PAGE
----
Current and Recent Research on Foreign Direct Investment (FDI)
One of my overarching theoretical
interests has long been how institutions shape the international political economy
and specifically business/investor expectations. My research on foreign direct
investment allows me to bring this interest to bear on a topic of great current policy
relevance, as many policymakers in developing countries seek to boost the inflow
of FDI. Two papers have been published from this project. The first examines
the effect of bilateral investment treaties (BITs) on FDI flows into developing countries;
the second focuses on the impact of international trade agreements (GATT/WTO and
preferential trade agreements among smaller groups of countries). The empirical
analyses use a combination of quantitative and qualitative methods.
"Bilateral Investment Treaties and Foreign Direct Invest: A Political Analysis" (co-authored with Helen Milner) In The Effect of Treaties on Foreign Direct Investment: Bilateral Investment Treaties, Double Taxation Treaties, and Investment Flows, edited by Karl P. Sauvant and Lisa E. Sachs. New York: Oxford University Press, 2009: 171-224.
Developing countries (LDCs) have signed more than two thousand bilateral
investment treaties (BITs). Through these legal instruments, LDC governments promise foreign investors
to treat them as well or better than domestic investors and to refrain from taking any actions that diminish
the value or profitability of foreign investments. But empirical analyses by social scientists and
legal scholars have yielded mixed results: some find that BITs boost FDI flows into the LDCs that sign them;
many others find no statistically significant effect. We present a theoretical and epistemological
argument that focuses on the political dimension of these legal instruments.
Our argument explains the mixed findings of prior research and provides a better understanding of the effect
of BITs on FDI: A genuinely political understanding of the process of negotiating BITs suggest that
they constitute a commitment to economically liberal policies across a broad range of issues. BITs
generate ex ante information about LDC governments' commitments to such policies and ex post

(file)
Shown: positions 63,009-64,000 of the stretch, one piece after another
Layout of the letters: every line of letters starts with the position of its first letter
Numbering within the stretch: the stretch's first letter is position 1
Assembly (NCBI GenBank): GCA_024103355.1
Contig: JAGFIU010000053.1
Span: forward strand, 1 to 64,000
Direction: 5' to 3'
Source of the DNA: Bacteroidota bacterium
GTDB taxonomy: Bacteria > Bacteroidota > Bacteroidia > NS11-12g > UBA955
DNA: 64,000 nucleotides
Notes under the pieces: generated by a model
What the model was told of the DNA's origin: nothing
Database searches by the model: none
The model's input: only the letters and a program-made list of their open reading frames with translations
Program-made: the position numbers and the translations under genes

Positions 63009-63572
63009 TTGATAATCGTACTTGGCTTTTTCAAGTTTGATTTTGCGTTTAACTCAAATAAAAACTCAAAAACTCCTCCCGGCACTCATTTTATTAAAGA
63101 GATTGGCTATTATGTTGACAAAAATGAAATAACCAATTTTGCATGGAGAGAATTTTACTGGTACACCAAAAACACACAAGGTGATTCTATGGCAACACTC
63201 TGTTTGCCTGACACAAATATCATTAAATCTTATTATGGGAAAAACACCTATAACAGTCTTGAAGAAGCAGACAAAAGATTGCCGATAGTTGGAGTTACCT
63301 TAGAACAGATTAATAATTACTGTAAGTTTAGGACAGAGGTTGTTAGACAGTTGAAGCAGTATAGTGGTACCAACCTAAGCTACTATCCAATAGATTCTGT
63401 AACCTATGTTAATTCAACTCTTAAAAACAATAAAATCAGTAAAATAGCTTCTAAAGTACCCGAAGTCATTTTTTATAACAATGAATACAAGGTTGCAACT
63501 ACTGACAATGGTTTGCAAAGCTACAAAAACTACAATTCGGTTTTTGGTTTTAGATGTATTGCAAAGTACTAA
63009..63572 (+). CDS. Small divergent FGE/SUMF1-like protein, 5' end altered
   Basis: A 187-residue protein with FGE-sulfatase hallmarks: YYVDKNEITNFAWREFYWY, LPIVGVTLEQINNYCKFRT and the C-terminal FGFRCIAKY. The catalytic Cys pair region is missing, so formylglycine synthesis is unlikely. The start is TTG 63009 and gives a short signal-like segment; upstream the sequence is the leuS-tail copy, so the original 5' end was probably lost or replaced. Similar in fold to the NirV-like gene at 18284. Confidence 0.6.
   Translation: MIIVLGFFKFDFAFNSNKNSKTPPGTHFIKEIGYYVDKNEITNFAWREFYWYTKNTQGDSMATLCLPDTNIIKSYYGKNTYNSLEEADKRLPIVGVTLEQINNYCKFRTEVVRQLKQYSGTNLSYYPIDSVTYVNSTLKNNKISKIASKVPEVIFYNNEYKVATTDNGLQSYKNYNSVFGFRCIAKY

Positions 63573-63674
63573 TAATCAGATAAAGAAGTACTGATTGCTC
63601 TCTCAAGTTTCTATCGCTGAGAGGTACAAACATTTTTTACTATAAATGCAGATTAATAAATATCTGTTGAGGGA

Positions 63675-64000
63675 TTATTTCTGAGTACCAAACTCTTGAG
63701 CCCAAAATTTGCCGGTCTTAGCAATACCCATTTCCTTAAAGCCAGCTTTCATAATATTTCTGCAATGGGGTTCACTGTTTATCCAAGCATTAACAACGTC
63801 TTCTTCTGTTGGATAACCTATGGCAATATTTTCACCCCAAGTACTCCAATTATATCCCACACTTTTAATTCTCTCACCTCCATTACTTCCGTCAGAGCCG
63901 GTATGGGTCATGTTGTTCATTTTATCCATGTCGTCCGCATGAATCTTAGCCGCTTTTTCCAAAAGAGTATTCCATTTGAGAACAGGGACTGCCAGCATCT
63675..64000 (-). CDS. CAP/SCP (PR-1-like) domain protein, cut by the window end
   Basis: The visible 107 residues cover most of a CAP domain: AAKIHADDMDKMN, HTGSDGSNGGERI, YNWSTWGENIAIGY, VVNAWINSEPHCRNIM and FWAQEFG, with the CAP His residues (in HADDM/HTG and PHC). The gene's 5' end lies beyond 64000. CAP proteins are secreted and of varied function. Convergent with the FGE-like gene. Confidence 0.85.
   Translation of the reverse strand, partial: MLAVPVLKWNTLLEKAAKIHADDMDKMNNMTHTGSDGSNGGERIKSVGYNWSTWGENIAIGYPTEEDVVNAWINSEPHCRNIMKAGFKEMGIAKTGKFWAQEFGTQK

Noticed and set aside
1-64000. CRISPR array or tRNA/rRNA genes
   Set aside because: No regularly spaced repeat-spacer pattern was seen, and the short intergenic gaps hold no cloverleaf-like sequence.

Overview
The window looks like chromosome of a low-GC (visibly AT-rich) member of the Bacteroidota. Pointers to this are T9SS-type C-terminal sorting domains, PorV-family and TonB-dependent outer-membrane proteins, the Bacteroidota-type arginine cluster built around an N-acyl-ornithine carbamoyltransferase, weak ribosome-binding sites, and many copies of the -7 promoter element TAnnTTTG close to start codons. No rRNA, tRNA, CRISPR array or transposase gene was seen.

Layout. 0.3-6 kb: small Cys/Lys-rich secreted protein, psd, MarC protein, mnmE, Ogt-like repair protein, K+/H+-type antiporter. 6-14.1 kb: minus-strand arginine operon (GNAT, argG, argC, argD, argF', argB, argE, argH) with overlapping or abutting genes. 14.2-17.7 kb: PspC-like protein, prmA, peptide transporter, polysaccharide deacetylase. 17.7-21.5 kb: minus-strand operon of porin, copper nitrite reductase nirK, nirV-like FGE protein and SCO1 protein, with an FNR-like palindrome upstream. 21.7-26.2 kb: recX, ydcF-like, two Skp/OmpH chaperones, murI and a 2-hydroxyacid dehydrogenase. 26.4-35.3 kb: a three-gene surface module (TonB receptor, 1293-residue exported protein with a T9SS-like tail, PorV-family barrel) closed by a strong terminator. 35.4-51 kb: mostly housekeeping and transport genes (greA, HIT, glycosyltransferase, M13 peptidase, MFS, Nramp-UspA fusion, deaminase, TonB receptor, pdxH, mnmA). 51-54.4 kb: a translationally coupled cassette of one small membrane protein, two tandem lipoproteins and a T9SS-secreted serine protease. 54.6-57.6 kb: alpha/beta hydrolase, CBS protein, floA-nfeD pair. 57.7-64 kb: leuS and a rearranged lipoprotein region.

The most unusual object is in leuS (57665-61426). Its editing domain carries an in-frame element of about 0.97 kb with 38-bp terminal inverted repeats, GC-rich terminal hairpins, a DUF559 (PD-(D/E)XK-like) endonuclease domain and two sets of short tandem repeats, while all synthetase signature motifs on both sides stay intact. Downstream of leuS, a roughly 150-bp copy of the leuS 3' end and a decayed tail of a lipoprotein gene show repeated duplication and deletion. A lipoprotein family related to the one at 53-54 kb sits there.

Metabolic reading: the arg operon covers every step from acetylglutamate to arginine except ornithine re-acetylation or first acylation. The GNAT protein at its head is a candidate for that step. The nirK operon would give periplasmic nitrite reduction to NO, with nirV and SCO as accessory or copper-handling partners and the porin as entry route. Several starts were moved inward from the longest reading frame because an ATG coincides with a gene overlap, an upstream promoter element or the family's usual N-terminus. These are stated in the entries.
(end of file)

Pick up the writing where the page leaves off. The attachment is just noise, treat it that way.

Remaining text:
information about violations of the commitments. Moreover, these international institutions facilitate
imposing political and/or economic costs on governments that violate their policy commitments by setting up or
legitimizing intergovernmental or private enforcement. BITs consequently allow LDC governments
to make their commitment to liberal economic policies more credible, which alleviates the key substantive
concern of foreign direct investors about political risks in developing countries. And because these benefits
accrue to a broad range of foreign investors with often multiple economic nationalities, and because bilateral
FDI data often mis-record the real source of the invested capital, aggregate inward FDI rather than
bilateral FDI should be the dependent variable for analyzing the effect of BITs on FDI. Statistical
analyses of inward FDI flows into more than 120 developing countries from 1970 through 2000 provide
strong support for our argument, which is robust to the inclusion of numerous control variables and the
use of several alternative estimation methods. Moreover, we show—based on qualitative interviews,
internal documents from firms and governments, and secondary sources—that the hypothesized causal mechanism
is indeed driving the strong correlation between BITs and FDI flows into developing countries.
"The Politics of Foreign Direct Investment into Developing Countries: Increasing FDI through International Trade Agreements?" (co-authored with Helen Milner) American Journal of Political Science vol.52 no.4 (October 2008): 741-762.
The flow of foreign direct investment into developing countries varies greatly
across countries and over time. The political factors that affect these flows are not well understood.
Building on our analysis of BITs but focusing here on the relationship between trade and investment,